The average American now relies on multiple prescription drugs in their daily life, and that's an issue that seems to only be growing more prevalent as time goes on. With drugs designed to treat everything from temporary aches and pains to chronic illnesses, there are plenty of drug options for just about any ailment, but experts note that the cost and availability of these medications often combine to severely limit choices for many.
As of the end of last year, about 173 million Americans received their health insurance through an employer-sponsored health insurance plan, of which nearly half were high-deductible plans (with price tags of at least $1,350 for individuals and $2,700 for families), according to the Medication Access Report from Cover My Meds. That share was up more than 30% from 2007.
Problematically, prescription drugs are often quite expensive, and deductibles have risen six times more than wages on an annual basis over that period of a decade-plus. Premiums have likewise risen over the same period, albeit not as sharply, at about 2.5 to 3 times wage growth. That doesn't count the more than 1 in 3 people who need prescription drugs but are either under- or uninsured.
As such, Americans who are prescribed some kinds of medications, particularly the more expensive ones, are increasingly likely to give up those prescriptions or not get them filled in the first place. Almost 70% of people who were prescribed a drug that cost more than $250 abandoned it, but more than 1 in 5 with costs between $40 and $50 did the same.
What's being done?
The cost impact of high-priced prescription drugs is hardly a secret, and lawmakers at the state and federal levels have long been working on reasonable solutions to this ever-growing concern. However, amid the novel coronavirus pandemic, help has largely ground to a halt, with The New York Times reporting that drug-price control legislation has effectively stalled with many seeing bigger fish to fry in handling the fallout from the pandemic.
Senator Chuck Grassley, an Iowan who chairs the Senate Finance Committee, has made drug prices a sort of pet project in recent years and has been working to put some kind of language regarding it into coronavirus relief bills, though he has not made much progress on this front for a litany of reasons, the Times noted. That lack of traction has led some to worry that such relief from Congress isn't in the offing any time soon.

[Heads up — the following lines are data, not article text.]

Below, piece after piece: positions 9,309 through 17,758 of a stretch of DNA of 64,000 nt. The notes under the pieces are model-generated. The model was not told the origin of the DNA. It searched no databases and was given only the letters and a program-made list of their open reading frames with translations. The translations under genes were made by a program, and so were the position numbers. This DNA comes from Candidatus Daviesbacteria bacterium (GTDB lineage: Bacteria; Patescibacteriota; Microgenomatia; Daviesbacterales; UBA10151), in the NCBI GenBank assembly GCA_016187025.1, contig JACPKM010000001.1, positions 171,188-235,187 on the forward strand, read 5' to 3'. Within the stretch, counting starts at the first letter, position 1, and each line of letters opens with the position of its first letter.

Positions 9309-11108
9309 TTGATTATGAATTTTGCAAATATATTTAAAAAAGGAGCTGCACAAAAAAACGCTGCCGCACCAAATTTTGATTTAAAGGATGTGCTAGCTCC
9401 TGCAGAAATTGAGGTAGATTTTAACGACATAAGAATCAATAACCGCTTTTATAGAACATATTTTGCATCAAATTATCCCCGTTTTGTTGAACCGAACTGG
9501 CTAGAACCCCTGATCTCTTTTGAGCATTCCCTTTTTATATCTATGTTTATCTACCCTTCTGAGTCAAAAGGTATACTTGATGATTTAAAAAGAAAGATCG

For its part, the Trump administration recently announced a series of executive orders intended to help lower drug prices, including the long-awaited rule that will allow individual states to import certain kinds of medications to keep costs down, and more protections for diabetic patients who need low-cost access to insulin. When these changes will actually be implemented remains to be seen.
Industry solutions on the way?
In the absence of immediate action at the federal level, private entities are increasingly recognizing the issue of people being unable to afford or easily obtain their prescriptions, and working on creating solutions of their own. Arizona-based television station KGUN recently reported that Tucson Medical Center has introduced a pair of self-serve kiosks for refilling prescriptions and buying over-the-counter drugs in an ATM-like format.
This may save patients the hassle of having to schedule doctor's appointments or waiting to see a pharmacist to refill their prescriptions; they can just use the kiosk to order free next-day delivery of their drugs with follow-up calls from the tech company that created the kiosk to make sure everything went according to plan. If the kiosks prove popular with patients, care providers and other companies may add more locations for these devices in the near future.
Of course, there is one area where there may be simply too much access to low-cost drugs: when it comes to opioids. Fortunately, the medical community has largely come together to address this issue, recognizing how serious the epidemic of addiction has become in the U.S. as a whole. The latest progress report from the American Medical Association's Opioid Task Force shows that headway is being made: Prescriptions of these drugs dropped by more than 37% from 2014 to 2019, a decline of about 90 million individual prescriptions.
Meanwhile, prescriptions of the anti-overdose drug naloxone have risen by orders of magnitude, from only about 6,600 in 2015 to more than 1 million last year, indicating just how much the medical community has done to get its arms around the problem. However, instances of overdose deaths stemming not from prescription opioids, but illegal counterparts like fentanyl substitutes and heroin, continue to rise, albeit at lower rates than those seen a few years ago.
Certainly, the issue of affordable, effective prescription drugs is one the medical community and lawmakers alike need to do more to address, especially as the novel coronavirus pandemic continues to spread and millions lose their health insurance. This is an issue for everyone to monitor, and try to craft reasonable solutions for, as time goes on.